GAM 2017 Blog

By Mike Simmons

With the recent passing of the March equinox, those in Earth’s northern hemisphere look forward to spring. The season represents a new cycle of life, and a time to focus on the things that make our lives special. Across the lands of the former Persian Empire, the moment the Sun crosses the celestial equator marks the beginning of a new year on the Persian calendar, and the start of the ancient celebration of Nowrouz. With up to 13 days of celebration, Nowrouz is like an amalgam of several US holidays: New Year, Christmas, Chanukah, Thanksgiving, and more rolled into one.

I learned of Nowrouz during my travels in Iran, the center of Persian culture. I later visited Iraqi Kurdistan, where Persian culture also endures, and learned that they also have their own form of the holiday, as do many other countries in the region. Those trips are where Astronomers Without Borders began. In the region that was the cradle of all civilization, I found commonality and new perspective on being human in what had been strange and foreign places.

Go back just a little in time – a very short time on the scale of astronomy – and you find a common connection between us all. The roots of all our cultures are buried in the past. But time travel isn’t necessary to see those connections. I find common elements wherever I travel. Music, writing, family, and many rituals are found in cultures that develop independently. These things are rooted in humanity itself. They are human pursuits, things we humans all do. Plunk infants down on a foreign planet and the civilization that develops will share characteristics of those on Earth.

Terrestrial environment varies with location, but not the environment overhead. That is the same for all of us. Looking out at the rest of the Universe – whether from a northern or southern hemisphere perspective – engenders the same feelings, and raises the same questions, in all of us.

Music, food, and rituals have similarities worldwide, but they are rarely identical. Astronomy is different. Astronomy is a voyage, gazing into the same sea of stars, probing deeper with optics, always searching, seeking answers. We never reach a destination, even when we learn about the distant places we see. Sail the Earth’s oceans and where you land depends a lot on where you started. In astronomy, all destinations are shared, and our starting point is always the same – Earth.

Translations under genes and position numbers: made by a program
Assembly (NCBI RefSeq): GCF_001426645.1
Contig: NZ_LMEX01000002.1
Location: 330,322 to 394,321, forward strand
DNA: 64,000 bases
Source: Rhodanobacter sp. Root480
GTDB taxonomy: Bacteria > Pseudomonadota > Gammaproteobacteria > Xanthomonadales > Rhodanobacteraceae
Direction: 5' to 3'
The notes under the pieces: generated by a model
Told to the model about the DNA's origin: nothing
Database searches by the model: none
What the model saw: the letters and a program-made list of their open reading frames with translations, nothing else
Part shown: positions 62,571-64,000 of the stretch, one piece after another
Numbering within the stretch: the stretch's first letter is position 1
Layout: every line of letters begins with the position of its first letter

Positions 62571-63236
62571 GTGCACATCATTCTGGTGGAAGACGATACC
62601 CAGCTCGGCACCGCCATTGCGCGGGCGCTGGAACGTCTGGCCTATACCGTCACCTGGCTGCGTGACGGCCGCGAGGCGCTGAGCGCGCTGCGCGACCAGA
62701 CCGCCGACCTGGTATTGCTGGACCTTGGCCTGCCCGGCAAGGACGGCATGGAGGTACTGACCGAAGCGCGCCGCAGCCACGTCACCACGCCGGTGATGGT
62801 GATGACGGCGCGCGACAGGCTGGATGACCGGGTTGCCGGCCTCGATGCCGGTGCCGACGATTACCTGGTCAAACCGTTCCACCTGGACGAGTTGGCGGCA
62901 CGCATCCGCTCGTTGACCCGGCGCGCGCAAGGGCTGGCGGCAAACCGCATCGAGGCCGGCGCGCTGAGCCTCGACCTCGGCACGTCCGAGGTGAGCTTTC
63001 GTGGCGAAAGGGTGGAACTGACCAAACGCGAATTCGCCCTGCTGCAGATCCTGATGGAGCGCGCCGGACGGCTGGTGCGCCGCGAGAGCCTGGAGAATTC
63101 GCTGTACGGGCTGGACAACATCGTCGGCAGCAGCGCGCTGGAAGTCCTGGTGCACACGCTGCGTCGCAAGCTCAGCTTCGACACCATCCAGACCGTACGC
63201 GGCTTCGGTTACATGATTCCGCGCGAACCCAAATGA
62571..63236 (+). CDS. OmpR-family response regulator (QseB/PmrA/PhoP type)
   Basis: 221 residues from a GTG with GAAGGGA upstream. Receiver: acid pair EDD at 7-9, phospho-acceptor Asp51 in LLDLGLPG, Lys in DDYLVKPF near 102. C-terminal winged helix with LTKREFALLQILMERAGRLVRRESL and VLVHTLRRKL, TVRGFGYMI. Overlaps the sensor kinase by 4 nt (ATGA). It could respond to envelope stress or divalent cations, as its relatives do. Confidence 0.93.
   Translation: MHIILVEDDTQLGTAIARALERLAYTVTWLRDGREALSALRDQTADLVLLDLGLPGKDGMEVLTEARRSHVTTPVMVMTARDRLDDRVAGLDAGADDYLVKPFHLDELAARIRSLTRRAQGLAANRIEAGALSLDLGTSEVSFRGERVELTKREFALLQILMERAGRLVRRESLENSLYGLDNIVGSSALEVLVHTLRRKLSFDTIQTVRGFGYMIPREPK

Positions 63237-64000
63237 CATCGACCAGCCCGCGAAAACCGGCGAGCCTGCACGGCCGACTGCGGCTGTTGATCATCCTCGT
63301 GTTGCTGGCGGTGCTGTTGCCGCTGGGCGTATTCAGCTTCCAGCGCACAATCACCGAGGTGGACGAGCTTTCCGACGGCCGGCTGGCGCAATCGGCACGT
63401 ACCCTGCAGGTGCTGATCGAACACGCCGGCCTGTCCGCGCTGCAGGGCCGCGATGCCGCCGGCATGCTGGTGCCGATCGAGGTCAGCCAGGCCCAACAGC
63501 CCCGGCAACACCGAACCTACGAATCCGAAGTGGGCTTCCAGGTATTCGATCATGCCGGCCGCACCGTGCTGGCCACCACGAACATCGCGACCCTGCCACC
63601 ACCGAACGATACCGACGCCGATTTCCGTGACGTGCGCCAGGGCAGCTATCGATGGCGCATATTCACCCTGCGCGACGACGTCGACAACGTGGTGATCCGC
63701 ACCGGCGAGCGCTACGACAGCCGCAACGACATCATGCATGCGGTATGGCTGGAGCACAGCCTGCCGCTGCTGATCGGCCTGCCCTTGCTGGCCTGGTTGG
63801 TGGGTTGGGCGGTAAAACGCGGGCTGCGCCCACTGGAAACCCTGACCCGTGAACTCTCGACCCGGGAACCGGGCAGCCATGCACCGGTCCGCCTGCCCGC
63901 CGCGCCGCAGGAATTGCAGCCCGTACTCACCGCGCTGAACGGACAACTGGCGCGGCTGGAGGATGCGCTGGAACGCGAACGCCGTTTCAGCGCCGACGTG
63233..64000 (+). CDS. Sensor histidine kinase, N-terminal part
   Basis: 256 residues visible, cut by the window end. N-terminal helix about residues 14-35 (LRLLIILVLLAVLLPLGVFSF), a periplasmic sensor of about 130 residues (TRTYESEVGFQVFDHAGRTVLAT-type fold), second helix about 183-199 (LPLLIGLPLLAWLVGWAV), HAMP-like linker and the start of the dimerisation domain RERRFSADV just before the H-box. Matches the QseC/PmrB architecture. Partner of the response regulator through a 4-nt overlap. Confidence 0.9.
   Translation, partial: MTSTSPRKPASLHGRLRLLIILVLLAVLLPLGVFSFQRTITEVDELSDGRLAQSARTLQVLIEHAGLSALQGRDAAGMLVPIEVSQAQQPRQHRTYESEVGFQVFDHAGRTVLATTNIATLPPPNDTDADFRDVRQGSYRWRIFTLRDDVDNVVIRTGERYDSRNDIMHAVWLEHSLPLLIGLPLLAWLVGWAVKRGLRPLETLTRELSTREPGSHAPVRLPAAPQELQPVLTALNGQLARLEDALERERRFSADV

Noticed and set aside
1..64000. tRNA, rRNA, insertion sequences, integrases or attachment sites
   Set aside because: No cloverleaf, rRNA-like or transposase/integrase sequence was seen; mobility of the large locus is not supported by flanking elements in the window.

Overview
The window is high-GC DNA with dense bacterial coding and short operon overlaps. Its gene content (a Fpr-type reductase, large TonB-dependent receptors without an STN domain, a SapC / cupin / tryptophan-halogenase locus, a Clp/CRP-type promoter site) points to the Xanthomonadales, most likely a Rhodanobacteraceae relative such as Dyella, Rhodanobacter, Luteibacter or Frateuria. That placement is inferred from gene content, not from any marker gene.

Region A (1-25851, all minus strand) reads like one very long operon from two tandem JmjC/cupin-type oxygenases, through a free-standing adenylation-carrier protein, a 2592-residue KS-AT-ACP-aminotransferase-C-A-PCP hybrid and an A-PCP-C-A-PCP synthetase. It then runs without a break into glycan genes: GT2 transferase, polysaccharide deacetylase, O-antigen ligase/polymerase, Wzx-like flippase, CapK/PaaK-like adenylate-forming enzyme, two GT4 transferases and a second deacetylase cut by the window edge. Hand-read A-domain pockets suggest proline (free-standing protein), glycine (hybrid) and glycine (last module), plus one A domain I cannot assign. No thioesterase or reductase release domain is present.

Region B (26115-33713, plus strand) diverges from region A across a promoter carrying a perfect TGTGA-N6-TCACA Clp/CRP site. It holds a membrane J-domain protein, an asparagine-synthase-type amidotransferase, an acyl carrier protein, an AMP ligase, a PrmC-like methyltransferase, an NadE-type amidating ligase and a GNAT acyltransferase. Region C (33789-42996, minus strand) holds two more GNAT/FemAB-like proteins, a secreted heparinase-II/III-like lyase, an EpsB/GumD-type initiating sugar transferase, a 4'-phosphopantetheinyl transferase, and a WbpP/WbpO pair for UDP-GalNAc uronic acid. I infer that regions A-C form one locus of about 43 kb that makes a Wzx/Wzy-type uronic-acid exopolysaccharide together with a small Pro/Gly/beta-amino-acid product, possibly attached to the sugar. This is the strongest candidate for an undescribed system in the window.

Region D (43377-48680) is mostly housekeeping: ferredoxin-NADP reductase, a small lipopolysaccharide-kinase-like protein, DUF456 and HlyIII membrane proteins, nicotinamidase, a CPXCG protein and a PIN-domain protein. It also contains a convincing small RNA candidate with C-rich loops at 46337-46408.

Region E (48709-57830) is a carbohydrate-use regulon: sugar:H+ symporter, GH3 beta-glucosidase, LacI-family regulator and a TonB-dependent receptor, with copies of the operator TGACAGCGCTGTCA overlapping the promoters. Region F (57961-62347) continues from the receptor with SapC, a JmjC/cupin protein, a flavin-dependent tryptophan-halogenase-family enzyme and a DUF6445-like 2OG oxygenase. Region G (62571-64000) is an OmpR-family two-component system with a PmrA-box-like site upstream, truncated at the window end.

Considering ourselves as humans first – crew members on Spaceship Earth – rather than citizens of our own country, tribe, or group doesn’t come naturally. Those few who have seen Earth from space as a planet surrounded by stars in every direction often gain a new perspective on our home planet. We earthbound individuals know there are stars in every direction but we don’t experience it directly. The stars are always overhead, not all around us.

Astronomy brings us the astronaut’s perspective, showing us our place in the cosmos. When we connect with others, or use remote telescopes in distant places, we gain a sense of Earth surrounded by its cosmic environment. When we share the view from our homes – like passengers on opposite sides of a train describing the views from their windows - we indirectly experience Earth as a place enveloped by the cosmos.

But there’s much more that we gain when we connect through astronomy. We learn about each other. My first trip to Iran began with considerable trepidation as I stepped into unknown territory. I quickly learned that what little I knew about the place and people was completely wrong. I’ve returned many times since.

This is the inevitable result of interacting with others. We learn, we understand, and we find more commonality than differences. In a dangerous world where misconception, misunderstanding, misinformation, and misinterpretation leads not to cooperation but fear, not communication but shouting, we need more ways to reach out and connect. To me, this is the most important outcome of Astronomers Without Borders programs. As I’ve written many times, presentations about astronomy in Iran that I gave on my return to the US led to those outcomes. We see ourselves in the lives of others, also filled with family, friends, hopes and desires, the daily struggle. Through astronomy we connect naturally, on a truly basic, human level that allows us to see the commonalities of humanity in each other.

The ancient celebration of Nowrouz, like other spring rituals based on this astronomical moment, is a time of renewal when we step away from daily life and focus on the things we truly cherish. Family and friends, nature, our connection with the past, and our hopes for the future. Regardless of the culture, these are always foremost. Like astronomy, these basic needs of life connect us with our past, represent our future and, most importantly, they connect us with each other.



mike simmonsMike Simmons is the founder and president of Astronomers Without Borders. No stranger to organizing global programs, Mike was was co-chair of 100 Hours of Astronomy in the International Year of Astronomy 2009. Mike has been an amateur astronomer involved in public outreach and education for 40 years.